that TXI did not attempt to repair the hole. Perry also admits that he knew about the hole and had
encountered it several times before his injury. But TXI does not attempt to argue that it owed no duty of
care because of Perry’s voluntary conduct or because the hole was obvious. Rather, TXI argues that its
duty to Perry was discharged when it posted the speed limit sign.
In a premises liability case such as this, the defendant’s negligence is determined by asking whether
the defendant “exercise[d] reasonable care to reduce or to eliminate the risk” created by the premises
defect. Corbin, 648 S.W.2d at 296; see also Parker v. Highland Park, Inc., 565 S.W.2d 512, 521 (Tex.
1978). Negligence is commonly a question of fact unless the evidence establishes a complete
absence of negligence as a matter of law. Here, it does not. A “be careful” warning might be some
evidence that the premises owner was not negligent, but it is not conclusive in a situation such as this
where the posted speed-limit sign was only a general instruction; it neither informed the driver of road
hazards generally, nor did it identify the particular hazard that TXI now says the sign was meant to warn
against. See State v. McBride, 601 S.W.2d 552, 554, 556–57 (Tex. App.—Waco 1980, writ ref’d n.r.
e.) (holding that an owner had not satisfied the duty to warn drivers of a slick and muddy road with a
“‘SLOW’ sign and a ‘35 MPH’ sign”). The inadequacy of the sign is supported by the evidence that
Perry was following the sign’s instruction at the time of his injury. Of course, an alternative to providing
an adequate warning would have been for TXI to repair the pothole so as to make the condition
reasonably safe as a matter of law. See Williams, 940 S.W.2d at 584. But the record does not reflect
that TXI took this action.
The dissent takes issue with the notion that potholes in rural roads pose an unreasonable risk of harm
to 18-wheel truck drivers because potholes are common, they are open and obvious, and no warning
about them should even be necessary. But even the dissent concedes, as it must, that the duty issue is
not before us. That being so, of course, we do not decide it. Instead, we must assume that a duty to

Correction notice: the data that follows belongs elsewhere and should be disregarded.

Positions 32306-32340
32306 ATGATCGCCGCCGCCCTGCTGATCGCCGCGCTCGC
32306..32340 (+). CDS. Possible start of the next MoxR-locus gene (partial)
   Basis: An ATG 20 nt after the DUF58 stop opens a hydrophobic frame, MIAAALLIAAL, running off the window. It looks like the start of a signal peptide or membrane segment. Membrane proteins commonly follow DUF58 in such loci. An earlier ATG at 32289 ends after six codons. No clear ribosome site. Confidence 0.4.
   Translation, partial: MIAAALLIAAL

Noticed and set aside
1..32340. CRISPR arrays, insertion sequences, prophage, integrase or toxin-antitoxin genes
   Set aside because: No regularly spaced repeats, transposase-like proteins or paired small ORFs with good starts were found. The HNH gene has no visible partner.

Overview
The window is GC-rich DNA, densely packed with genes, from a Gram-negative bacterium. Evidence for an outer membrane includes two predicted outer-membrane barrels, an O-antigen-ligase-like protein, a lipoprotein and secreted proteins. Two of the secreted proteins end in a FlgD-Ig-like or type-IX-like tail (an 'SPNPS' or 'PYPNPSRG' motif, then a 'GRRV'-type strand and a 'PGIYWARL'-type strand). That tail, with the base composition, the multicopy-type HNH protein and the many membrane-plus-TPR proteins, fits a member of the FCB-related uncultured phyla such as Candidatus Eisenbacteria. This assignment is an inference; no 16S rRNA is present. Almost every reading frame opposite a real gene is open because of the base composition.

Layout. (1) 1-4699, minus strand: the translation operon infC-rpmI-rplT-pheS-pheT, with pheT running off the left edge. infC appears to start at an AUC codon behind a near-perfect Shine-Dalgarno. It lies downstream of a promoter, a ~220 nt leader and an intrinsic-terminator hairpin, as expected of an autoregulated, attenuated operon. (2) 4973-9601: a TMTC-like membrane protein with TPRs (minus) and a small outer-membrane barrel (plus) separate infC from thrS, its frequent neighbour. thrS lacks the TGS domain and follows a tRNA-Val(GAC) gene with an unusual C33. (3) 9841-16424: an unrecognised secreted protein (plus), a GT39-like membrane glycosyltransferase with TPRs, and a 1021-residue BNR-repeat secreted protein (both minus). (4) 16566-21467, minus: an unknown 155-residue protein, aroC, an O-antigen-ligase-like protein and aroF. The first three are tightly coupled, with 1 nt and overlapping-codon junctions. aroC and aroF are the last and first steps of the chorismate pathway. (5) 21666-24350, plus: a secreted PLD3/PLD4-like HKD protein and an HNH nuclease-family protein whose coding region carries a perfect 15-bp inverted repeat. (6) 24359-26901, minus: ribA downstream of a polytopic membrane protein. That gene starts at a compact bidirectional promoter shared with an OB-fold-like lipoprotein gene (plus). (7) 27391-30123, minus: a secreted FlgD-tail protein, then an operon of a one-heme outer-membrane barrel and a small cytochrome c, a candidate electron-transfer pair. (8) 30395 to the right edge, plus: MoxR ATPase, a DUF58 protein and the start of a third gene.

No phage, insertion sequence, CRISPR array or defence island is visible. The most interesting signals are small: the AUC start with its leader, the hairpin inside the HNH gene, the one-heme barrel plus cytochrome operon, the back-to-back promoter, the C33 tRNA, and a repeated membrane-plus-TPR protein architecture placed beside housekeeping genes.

warn exists. The dissent’s view seems to be that because it concludes no warning should really be
necessary, any warning is adequate. That view, of course, completely discounts the existence of duty. If
a duty is owed, an adequate warning is required. We agree with the dissent that a speed limit sign
does not necessarily mean the driver should expect the posted limit to be a safe speed under all
circumstances. Regardless, the record reflects some evidence that the warning here was not adequate
to warn of the pothole and that the pothole presented a risk even at a speed slower than the posted
limit. As a result, the jury could have properly concluded that TXI’s sign did not adequately warn Perry of
the dangerous condition.

  The judgment of the court of appeals is affirmed.

Paul W. Green


OPINION DELIVERED: February 27, 2009


[1] TXI does not argue that the pothole did not constitute an unreasonably dangerous premises condition, or
that the condition was open and obvious. See
Gen. Elec. Co. v. Moritz, 257 S.W. 3d 211, 216 (Tex. 2008).
Accordingly, for purposes of this opinion, we will assume there was a duty to warn.

[2] TXI presents the following single issue:

Is a 15 mile per hour speed limit sign adequate warning when the evidence is Perry saw the speed limit sign,
heeded the warning to slow down, saw and appreciated the danger of the condition in which he was injured by
crossing the condition four times prior to sustaining an injury on the fifth crossing?

According to TXI, “submission of the issue of negligence (and any attendant damages) was error” because “TXI
discharged its duty as a matter of law by posting a 15 mile per hour speed limit sign.”